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I am reading this wonderful book called "Coders at Work: Reflections on the Craft of Programming" by Peter Seibel and I am at part wherein the conversation is with Joshua Bloch and I found this answer which is an important point for a programmer. The paragraph, goes something like this.

There's this problem, which is, programming is so much of an intellectual meritocracy and often these people are the smartest people in the organization; therefore they figure they should be allowed to make all the decisions. But merely the fact they are the smartest people in the organization does not mean that they should be making all the decisions, because intelligence is not a scalar quantity; it's a vector quantity.

Here at the last sentence, I fail to get the insight which is he trying to share. Can someone explain it in a little further as what he means by a vector quantity, possibly trying to present the same insight.

Further down, I get the point that he is not taking about having an organization where non-technical people (sometimes clueless) can be managers of the technical people for some reason that they can spend more time to write emails well, because the very next statement following the above paragraph was.

And if you lack empathy or emotional intelligence, then you shouldn't be designing APIs or GUIs or languages.

I understand that he is saying that in Software engineering, programmers should know how the users will see their product and design for them.

I felt the above paragraph was very interesting.

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Intelligemce/talent/skill is multi-dimensional, not even finitely-dimensional, and the selected few are so much smarter than others, that intelligence is best plotted on en.wikipedia.org/wiki/Log-polar_coordinates –  Job Jan 18 '12 at 2:40
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+1 for Coders at Work, an excellent book that deserves exposure here. –  Michael Jan 18 '12 at 17:54
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2 Answers 2

up vote 18 down vote accepted

A vector has both a magnitude and a direction. He is saying you can't describe intelligence by just its magnitude. You must also know the direction the intelligence is pointed toward. Einstein said:

“Everybody is a genius. But if you judge a fish by its ability to climb a tree, it will live its whole life believing that it is stupid.”

Bloch is saying don't assume your organization's best swimmer is just as good at climbing trees.

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It is not seibel but Joshua Bloch. Thanks for explanation, it helps. –  Senthil Kumaran Jan 18 '12 at 4:26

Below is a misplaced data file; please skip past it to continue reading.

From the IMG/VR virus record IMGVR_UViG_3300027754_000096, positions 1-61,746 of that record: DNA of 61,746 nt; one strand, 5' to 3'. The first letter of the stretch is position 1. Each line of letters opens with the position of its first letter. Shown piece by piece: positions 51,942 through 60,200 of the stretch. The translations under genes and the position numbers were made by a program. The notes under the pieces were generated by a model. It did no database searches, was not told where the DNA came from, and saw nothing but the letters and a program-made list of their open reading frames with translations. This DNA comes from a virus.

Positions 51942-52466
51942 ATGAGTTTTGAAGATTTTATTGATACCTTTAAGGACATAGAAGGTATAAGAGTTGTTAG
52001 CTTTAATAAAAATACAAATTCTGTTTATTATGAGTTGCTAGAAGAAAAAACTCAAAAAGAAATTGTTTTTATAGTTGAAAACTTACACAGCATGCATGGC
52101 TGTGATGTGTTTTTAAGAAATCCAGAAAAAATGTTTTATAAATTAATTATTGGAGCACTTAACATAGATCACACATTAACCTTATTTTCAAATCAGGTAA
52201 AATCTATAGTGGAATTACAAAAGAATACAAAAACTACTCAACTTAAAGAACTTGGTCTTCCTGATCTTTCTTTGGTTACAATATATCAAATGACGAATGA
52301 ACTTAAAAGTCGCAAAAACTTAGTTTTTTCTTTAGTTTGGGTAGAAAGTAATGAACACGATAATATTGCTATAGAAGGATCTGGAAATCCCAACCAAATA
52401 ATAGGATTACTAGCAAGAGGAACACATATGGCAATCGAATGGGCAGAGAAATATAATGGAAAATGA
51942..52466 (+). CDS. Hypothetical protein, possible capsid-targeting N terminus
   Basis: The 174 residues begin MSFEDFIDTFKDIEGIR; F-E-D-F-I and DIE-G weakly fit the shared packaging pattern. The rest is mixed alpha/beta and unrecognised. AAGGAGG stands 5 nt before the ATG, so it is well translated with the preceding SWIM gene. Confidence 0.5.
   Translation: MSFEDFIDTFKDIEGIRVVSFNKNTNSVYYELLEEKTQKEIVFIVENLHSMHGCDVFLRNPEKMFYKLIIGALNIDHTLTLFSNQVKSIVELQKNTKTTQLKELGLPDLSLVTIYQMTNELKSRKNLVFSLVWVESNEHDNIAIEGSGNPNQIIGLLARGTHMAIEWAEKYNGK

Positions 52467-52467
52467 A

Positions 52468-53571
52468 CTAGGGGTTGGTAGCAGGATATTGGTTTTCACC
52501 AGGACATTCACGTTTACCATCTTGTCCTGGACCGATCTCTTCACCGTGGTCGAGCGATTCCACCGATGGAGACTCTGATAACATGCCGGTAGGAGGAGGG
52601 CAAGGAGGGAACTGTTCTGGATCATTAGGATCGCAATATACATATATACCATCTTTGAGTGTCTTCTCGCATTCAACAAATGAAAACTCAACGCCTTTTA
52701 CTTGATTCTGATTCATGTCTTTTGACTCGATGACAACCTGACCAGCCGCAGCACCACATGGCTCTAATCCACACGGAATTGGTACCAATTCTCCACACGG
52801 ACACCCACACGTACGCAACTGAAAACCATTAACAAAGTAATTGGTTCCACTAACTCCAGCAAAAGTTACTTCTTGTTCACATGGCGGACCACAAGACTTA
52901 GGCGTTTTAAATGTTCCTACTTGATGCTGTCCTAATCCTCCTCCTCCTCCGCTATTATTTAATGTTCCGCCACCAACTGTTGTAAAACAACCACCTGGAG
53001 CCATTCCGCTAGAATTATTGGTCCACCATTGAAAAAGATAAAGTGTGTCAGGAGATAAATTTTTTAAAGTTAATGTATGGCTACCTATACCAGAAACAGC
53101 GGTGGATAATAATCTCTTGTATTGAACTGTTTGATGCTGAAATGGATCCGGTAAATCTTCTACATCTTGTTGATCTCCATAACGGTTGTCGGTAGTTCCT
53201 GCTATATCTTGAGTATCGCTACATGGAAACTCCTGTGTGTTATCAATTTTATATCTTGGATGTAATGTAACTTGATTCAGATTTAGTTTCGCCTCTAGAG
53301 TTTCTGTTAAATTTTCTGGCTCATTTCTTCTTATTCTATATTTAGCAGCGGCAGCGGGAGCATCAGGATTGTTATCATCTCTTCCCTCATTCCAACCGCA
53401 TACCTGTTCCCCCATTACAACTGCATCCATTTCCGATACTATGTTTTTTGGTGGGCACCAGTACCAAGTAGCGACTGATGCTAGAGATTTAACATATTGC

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I think that's the jist, like Daniel concludes as well, but I wouldn't say he's claiming intelligence has direction per se, just that it's a multidimensional quantity. –  Owen S. Jan 18 '12 at 4:42
    
Very well put. I was thinking along the same lines before I read your answer, but you articulated it better than I would have. –  Mark Booth Jan 18 '12 at 10:57
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… because intelligence is not a scalar quantity; it's a vector quantity.

I can't speak for the author, but I would read it as an analogy to the fact that there is not a single dimension for practical intelligence as a programmer.

Another way to put it might be that some people are awesome at dealing with people, some people are awesome at dealing with hard computer science problems, and some people are awesome at writing well engineered code.

None of them are "more intelligent" than the other, they are equally intelligent and equally skilled at different things - but unequally skilled at the same things.

I understand that he is saying that in Software engineering, programmers should know how the users will see their product and design for them.

I read that as saying that if you don't have the skills to understand how users of the tool work, how they feel, how they thing, then you shouldn't be designing the interface they work with. (Which includes the API, for values of "users" == "programmers")

In other words: just because you are awesome at one thing, don't assume you are awesome at everything.

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